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“How long will you go limping with two different opinions?” (1 Kings 18:21)
Elijah is not a terribly likeable guy.
This is often the fate of the prophet. In fact, prophets are usually hated.
This is a story, in one sense, about a king and a queen. Ahab was the leader of the northern kingdom of Israel. Make no mistake. Ahab was a very, very bad king. In fact, scripture tells us, “Ahab son of Omri did evil in the sight of the Lord more than all who were before him” (1 Kings 16:30). After making the Phoenician princess Jezebel his queen, Ahab served the storm-god Ba’al, worshiping him and building shrines both to Ba’al and his consort, the goddess Asherah. All this is, clearly, in violation of the first commandment. But worship of Ba’al meant other things, too. Gods are demanding. They want your absolute allegiance. And one of the demands of the storm-god Ba’al was the sacrifice of children: “In [Ahab’s] days Hiel of Bethel built Jericho; he laid its foundation at the cost of… his firstborn, and set up its gates at the cost of his youngest son…” (1 Kings 16:34). Ahab looked on and approved as the kingdom expanded and was enriched, at the cost of its most vulnerable. At the same time, by the queen’s authority, the prophets of YHWH[i] were being killed off (1 Kings 18:4). A crisis is coming. A confrontation is inevitable.
The god you follow makes demands upon you. Elijah has been commissioned by YHWH, the God of the Israelites, to make clear YHWH’s demands: all this must end.
This story seems to be about a king (and a queen). In fact, it is about a prophet.
The Hebrew word for “prophet” is “navi,” (and it comes from a phrase that means, “fruit of the lips.” God anoints kings do to what David started out doing: placing God’s Word and commandments at the center of the life of the community. God anoints prophets to speak. They speak to the people (and sometimes, to kings and queens) on God’s behalf, to convey God’s message.[ii]
It’s common to think of prophets as people who can predict the future, maybe receiving it in a special vision or trance, and seen from a certain angle, that is true. But it is really putting the emphasis on the wrong thing. Scientists have been telling us for the last 30 years that human activity is messing with weather patterns and causing global climate change. They’ve done that by telling us all along what they see, right now, as folks who understand things like water temperature and melting ice caps and El Niño. We can think of prophets like that. They see and understand what is before them, right now, and they are commissioned by God to tell the truth about it, even if that truth makes them incredibly unpopular.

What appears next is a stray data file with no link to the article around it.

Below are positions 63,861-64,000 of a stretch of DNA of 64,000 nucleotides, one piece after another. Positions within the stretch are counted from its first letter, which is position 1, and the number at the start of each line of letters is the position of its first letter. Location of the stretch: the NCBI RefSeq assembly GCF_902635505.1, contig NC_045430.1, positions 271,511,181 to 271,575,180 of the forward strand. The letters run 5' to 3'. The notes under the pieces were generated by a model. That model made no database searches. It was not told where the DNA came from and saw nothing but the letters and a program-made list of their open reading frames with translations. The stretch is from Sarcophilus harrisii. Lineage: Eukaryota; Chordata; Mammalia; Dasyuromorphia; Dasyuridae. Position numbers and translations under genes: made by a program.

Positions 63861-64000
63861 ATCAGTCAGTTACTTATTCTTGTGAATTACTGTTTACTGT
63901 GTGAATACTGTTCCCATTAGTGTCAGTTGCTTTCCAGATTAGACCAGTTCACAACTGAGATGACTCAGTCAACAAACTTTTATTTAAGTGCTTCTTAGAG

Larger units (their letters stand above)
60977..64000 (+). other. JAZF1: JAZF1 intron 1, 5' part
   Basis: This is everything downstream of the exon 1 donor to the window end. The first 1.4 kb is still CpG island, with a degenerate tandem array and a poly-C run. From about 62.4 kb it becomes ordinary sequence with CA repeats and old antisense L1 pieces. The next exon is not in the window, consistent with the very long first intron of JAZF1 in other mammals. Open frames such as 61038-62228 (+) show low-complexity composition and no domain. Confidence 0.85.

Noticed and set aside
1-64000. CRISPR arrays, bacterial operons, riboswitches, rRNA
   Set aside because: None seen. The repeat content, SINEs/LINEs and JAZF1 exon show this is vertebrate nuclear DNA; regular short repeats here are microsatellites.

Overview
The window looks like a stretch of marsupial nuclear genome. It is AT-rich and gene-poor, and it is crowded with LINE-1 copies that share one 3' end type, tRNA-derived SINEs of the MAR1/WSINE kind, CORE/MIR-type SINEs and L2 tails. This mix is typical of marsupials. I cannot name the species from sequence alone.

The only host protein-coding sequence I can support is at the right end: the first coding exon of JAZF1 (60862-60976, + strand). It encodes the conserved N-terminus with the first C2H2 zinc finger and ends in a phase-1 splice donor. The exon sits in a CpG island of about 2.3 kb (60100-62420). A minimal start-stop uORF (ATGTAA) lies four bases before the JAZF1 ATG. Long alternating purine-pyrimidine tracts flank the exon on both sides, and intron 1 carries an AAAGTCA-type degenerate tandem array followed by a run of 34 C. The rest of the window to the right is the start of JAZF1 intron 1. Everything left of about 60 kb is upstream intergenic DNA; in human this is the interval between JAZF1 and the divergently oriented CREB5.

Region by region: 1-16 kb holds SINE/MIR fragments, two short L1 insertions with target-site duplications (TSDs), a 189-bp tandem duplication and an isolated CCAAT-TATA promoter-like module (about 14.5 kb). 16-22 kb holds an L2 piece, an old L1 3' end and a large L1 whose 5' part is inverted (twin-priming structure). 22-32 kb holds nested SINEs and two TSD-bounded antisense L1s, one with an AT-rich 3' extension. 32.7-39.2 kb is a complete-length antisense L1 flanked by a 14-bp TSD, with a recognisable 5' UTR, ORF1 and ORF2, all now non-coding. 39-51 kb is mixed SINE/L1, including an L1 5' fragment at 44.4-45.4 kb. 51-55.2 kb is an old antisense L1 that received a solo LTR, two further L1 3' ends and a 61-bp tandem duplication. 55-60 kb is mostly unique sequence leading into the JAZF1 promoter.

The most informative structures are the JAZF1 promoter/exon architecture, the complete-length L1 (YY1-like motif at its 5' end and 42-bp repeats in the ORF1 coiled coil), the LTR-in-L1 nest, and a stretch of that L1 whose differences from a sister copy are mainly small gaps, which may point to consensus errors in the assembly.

The wisdom of the prophet is the fruit of their lips: their words.
And, just in case we are ready to throw up our hands about the ancient Israelite people, who seem pretty eager to follow Ba’al along with the royal family, remember: a particular god promises certain benefits. “Each religion has attractive features,”[iii] I read this week, and the storm-god Ba’al was especially attractive in a region where the presence or absence of water has played a critical role in power politics, up to and including the present day. The ones who control the water are the ones who control the land. And Elijah and YHWH are already responsible for a three-year drought to punish the kingdom for its unfaithfulness (especially humiliating to the followers of Ba’al, one would think). So, when Elijah challenges the people with his acid tongue, “How long will you go limping with two different opinions? If the Lord is God, follow him; but if Ba’al, then follow him…” scripture tells us… “The people did not answer him a word” (1 Kings 18:21). They were silent. They were afraid to make the wrong choice.
The gods we follow make demands upon us. In our story, the words and wisdom of the prophet come down on the side of YHWH, the God of Israel and Judah. In fact, Elijah is really pretty obnoxious about it.
You heard the story. Elijah challenges the prophets of Ba’al to a contest, a challenge: Whose god will send down fire to burn an offering? Pretty simple. (Ironically, in his challenge to the storm-god, Elijah uses what appears to be a ton of water, that incredibly precious commodity. Where does he get that water?) When Ba’al fails to appear, Elijah’s inner pumped up football fan shows up as he proceeds to trash-talk the absent god.